That’s an interesting point, that things took a positive turn for you when you started doing what you thought was the best thing to do, as opposed to what you thought other people wanted from you. That could apply to a lot of crafts… Needing to balance what you think the client wants with what you think it should be.
Yep, if I get a character brief, and it says, ‘This man is extremely quiet and mild mannered’, and then I come in f**king screaming every single line, that’s not going to work. It’s always based on what’s on the page. But I used to come at my performances from a point of view of worrying about what they might be looking for, and imagining what they might be seeing. I just stopped doing that, and trusted myself as someone who know what the f*** they are doing.
Tell us a little more about how boxing has shaped you as a person?
I remember my first time in an amateur gym, getting rocked by a guy half my size. He caught me with a left hook, everything was black, and I was hooked. Then I kept coming back, and getting battered, until the batterings weren’t so one-sided anymore. I stepped away from it for a little bit, then I went to an MMA gym aged 24, where I got battered again until I wasn’t getting battered so much anymore. It gave me this combination of true confidence, because I legitimately learned how to defend myself, and it was also humbling, because you get beaten up by people half your size. And you learn about yourself, I would be laughing and joking in there, when things weren’t going so well, and I liked that about myself. I mentioned that in the beginning of my acting career, in my teens, I was a super insecure, angry version of me. Combat sports really helped with that, and some of the healthiest male relationships I’ve had have come from those gyms.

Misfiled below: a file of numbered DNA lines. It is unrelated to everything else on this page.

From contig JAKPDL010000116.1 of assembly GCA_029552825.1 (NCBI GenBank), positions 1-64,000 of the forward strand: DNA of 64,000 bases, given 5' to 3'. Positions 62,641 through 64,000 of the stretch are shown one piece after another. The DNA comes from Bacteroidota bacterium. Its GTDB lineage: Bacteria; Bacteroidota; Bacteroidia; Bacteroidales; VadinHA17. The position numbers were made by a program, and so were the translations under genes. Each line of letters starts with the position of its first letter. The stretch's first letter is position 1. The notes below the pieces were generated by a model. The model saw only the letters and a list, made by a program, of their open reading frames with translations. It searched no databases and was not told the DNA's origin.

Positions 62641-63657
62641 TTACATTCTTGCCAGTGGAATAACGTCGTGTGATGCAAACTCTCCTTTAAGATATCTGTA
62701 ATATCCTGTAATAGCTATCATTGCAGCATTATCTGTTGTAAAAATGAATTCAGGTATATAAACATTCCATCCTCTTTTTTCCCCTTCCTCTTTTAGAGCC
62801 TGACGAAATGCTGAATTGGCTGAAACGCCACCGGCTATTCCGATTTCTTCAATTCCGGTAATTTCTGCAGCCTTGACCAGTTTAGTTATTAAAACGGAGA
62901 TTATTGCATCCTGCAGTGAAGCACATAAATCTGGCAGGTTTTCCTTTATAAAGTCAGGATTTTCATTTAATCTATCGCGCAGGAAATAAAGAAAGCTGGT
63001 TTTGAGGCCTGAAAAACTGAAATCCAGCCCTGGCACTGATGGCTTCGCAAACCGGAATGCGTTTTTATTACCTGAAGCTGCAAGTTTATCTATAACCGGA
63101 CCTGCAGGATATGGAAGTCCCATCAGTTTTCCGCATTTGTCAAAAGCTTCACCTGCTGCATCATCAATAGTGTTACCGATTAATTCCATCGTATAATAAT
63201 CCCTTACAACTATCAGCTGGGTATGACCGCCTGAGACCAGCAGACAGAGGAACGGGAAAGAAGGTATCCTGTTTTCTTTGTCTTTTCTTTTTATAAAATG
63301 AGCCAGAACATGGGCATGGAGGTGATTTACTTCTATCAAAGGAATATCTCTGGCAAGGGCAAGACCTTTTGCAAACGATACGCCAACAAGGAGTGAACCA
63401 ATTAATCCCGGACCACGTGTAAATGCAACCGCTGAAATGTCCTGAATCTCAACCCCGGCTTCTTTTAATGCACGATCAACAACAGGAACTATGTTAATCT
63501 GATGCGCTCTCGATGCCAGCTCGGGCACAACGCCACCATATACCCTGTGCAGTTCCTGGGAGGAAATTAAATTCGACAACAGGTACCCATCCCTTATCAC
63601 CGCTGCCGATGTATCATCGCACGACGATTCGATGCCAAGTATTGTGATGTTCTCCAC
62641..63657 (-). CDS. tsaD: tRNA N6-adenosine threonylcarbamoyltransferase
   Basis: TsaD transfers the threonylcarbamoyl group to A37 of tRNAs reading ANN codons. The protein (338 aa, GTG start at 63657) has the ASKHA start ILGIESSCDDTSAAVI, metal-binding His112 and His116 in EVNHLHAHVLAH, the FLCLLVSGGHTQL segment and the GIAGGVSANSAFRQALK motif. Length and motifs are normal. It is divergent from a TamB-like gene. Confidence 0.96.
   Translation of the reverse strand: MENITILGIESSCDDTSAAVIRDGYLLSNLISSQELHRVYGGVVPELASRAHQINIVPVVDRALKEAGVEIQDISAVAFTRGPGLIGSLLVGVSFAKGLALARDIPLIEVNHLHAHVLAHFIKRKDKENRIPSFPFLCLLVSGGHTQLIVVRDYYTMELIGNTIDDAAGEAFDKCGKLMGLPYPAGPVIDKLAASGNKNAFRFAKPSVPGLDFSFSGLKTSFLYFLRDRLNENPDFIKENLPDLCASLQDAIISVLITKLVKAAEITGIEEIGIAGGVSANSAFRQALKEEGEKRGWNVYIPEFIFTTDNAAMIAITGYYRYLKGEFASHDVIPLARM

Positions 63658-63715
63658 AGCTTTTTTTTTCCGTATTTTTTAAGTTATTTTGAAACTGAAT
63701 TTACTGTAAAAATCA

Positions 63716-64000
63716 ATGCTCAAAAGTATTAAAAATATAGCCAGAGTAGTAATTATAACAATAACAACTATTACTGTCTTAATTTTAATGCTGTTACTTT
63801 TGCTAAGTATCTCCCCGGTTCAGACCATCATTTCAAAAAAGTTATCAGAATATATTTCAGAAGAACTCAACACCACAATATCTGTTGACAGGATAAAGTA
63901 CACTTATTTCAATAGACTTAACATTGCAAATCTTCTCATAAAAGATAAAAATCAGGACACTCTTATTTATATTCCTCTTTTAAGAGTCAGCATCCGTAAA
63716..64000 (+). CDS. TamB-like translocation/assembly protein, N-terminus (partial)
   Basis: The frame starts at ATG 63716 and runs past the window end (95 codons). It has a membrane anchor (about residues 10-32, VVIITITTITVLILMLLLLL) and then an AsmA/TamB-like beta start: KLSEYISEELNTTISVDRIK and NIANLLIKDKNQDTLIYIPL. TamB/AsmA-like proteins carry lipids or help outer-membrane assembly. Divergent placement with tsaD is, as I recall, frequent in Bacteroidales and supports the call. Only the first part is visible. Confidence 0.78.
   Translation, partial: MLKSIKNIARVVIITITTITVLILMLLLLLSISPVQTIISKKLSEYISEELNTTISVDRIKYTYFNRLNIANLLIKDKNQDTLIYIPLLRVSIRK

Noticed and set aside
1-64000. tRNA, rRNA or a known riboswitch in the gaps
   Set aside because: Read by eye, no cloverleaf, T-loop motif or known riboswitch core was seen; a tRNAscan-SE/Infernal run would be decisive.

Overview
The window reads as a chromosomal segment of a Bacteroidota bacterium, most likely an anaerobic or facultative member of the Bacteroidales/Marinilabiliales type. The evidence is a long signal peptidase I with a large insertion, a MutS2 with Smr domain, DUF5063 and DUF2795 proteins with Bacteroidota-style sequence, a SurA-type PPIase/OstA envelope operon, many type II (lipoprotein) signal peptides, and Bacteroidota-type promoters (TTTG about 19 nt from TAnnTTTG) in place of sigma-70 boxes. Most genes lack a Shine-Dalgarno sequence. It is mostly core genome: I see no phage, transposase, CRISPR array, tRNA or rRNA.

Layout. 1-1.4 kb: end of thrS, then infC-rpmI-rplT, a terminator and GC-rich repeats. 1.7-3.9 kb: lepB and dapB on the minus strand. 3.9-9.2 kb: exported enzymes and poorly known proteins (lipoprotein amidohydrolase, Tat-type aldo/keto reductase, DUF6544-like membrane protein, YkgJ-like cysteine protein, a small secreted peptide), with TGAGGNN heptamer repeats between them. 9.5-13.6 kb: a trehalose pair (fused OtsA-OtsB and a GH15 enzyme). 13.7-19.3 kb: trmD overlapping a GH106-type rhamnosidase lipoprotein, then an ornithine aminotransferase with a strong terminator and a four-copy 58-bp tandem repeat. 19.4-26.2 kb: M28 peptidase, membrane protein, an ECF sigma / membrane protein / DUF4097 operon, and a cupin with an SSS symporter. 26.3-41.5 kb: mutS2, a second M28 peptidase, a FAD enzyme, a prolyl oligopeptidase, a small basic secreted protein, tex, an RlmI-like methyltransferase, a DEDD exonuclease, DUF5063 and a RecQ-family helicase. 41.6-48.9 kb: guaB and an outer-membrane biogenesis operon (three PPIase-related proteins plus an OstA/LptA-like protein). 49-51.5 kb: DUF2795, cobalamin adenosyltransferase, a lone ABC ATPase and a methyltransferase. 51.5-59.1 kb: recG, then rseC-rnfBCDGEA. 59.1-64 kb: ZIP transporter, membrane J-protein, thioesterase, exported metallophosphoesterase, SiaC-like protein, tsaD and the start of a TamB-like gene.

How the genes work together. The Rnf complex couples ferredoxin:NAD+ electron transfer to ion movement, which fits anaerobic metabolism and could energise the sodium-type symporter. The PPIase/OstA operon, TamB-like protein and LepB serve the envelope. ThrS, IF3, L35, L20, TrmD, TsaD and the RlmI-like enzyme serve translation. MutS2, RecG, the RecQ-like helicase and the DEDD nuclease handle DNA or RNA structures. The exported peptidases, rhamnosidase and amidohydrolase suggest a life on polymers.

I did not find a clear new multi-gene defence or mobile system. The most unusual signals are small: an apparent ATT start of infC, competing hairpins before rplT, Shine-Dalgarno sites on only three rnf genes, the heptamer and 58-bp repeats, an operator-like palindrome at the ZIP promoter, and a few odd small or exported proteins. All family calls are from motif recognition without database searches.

Cheesy question to finish… The leading lady in ‘In From the Cold’ is a single mom with secret super powers. What’s your secret super power?
Self-awareness. I spent a long time knowing that I wasn’t necessarily the person that I wanted to be, or thought that I could be, or the best version of myself. But because I was aware of that, it allowed me to take steps in the right direction.
Grooming by Ric Pipino
Styling by Margrit Jacobsen
‘In From The Cold’ is available to stream on Netflix.